Hybrid polymer-based photovoltaics via carbon nanotubes and electrostatic self-assembly

Elizabeth E. Donaldson, Michael F. Durstock, Barney E. Taylor, David W. Tomlin, Lindsay C. Richardson, Jeffery W. Baur

Research output: Contribution to journalConference articlepeer-review


Recently, there has been increased interest in polymer-based photovoltaic devices due to their promise for the creation of lightweight, flexible, and inexpensive electrical power. We examined the possibility of using nanoparticles and nanoparticles with tailored interfaces for the creation of hybrid polymer-based devices with enhanced photovoltaic response. Initially, we investigated the incorporation of multi-walled carbon nanotubes (MWNT) in the poly(benzimidazo-benzophenanthroline) ladder (BBL) layer of two-layer poly(p-phenylene vinylene) (PPV)-BBL photovoltaic devices. Subsequently, we explored the possibility of tuning polymer-particle interfaces through the creation of core-shell particles fabricated using electrostatic self-assembly. For the PPV/BBL(MWNT) devices, a doubling of the photocurrent and a drastic reduction in photovoltage with MWNT incorporation is observed for a range of BBL layer thickness values. This behavior is consistent with the MWNTs functioning as a three dimensional extension of the top aluminum electrode. Fabrication studies on core-shell particles demonstrate that the interfacial properties of a variety of particles can be manipulated, shells of up to 10 bilayers can been achieved, and TiO2 nanoparticles with PPV polymer shells are possible.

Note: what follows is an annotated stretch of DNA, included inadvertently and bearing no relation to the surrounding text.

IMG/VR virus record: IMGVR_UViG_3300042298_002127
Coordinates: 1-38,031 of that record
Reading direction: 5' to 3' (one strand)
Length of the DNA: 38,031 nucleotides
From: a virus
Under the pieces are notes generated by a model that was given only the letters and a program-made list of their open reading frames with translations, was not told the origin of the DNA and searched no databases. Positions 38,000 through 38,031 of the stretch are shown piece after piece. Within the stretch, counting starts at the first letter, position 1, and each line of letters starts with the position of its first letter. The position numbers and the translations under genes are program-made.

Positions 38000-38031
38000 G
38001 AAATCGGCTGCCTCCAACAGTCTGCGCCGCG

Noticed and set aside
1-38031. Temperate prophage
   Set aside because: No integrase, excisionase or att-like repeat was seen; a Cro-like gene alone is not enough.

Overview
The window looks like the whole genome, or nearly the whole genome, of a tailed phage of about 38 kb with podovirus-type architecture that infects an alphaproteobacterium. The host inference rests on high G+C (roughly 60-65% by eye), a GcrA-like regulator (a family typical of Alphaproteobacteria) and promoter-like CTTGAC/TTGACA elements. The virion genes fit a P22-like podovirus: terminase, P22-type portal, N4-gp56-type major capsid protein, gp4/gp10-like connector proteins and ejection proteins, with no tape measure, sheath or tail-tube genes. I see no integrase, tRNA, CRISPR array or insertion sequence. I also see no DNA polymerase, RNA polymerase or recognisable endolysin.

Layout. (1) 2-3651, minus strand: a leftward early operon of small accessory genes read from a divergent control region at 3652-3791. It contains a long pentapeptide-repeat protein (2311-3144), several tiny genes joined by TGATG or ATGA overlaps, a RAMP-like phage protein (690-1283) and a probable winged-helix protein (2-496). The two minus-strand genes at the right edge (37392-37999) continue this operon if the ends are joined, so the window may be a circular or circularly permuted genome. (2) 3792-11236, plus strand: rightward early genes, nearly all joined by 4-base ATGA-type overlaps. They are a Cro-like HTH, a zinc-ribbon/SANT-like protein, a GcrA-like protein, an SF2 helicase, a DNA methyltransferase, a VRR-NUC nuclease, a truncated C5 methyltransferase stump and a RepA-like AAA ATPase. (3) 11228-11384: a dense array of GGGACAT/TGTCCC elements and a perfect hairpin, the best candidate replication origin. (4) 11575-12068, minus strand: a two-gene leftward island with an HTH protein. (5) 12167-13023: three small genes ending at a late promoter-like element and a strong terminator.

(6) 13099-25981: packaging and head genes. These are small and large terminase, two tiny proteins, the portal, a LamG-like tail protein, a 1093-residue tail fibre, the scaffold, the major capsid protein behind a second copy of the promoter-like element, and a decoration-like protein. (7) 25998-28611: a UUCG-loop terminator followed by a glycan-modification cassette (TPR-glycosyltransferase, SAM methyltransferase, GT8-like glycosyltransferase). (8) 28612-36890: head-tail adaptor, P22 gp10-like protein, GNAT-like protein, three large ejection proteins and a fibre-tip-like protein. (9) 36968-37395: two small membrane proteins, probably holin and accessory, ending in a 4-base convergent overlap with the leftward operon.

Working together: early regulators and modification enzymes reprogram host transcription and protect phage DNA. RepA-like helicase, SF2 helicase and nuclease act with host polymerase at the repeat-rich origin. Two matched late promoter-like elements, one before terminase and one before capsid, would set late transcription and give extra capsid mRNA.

Original languageEnglish (US)
Pages (from-to)85-93
Number of pages9
JournalProceedings of SPIE - The International Society for Optical Engineering
StatePublished - 2002
Externally publishedYes
EventOrganic Photovoltaics II - San Diego, CA, United States
Duration: Aug 2 2001Aug 2 2001


  • BBL
  • Carbon nanotubes
  • Coreshell
  • Electrostatic self-assembly
  • Polymer photovoltaic
  • PPV
  • Titania

ASJC Scopus subject areas

  • Electronic, Optical and Magnetic Materials
  • Condensed Matter Physics
  • Computer Science Applications
  • Applied Mathematics
  • Electrical and Electronic Engineering


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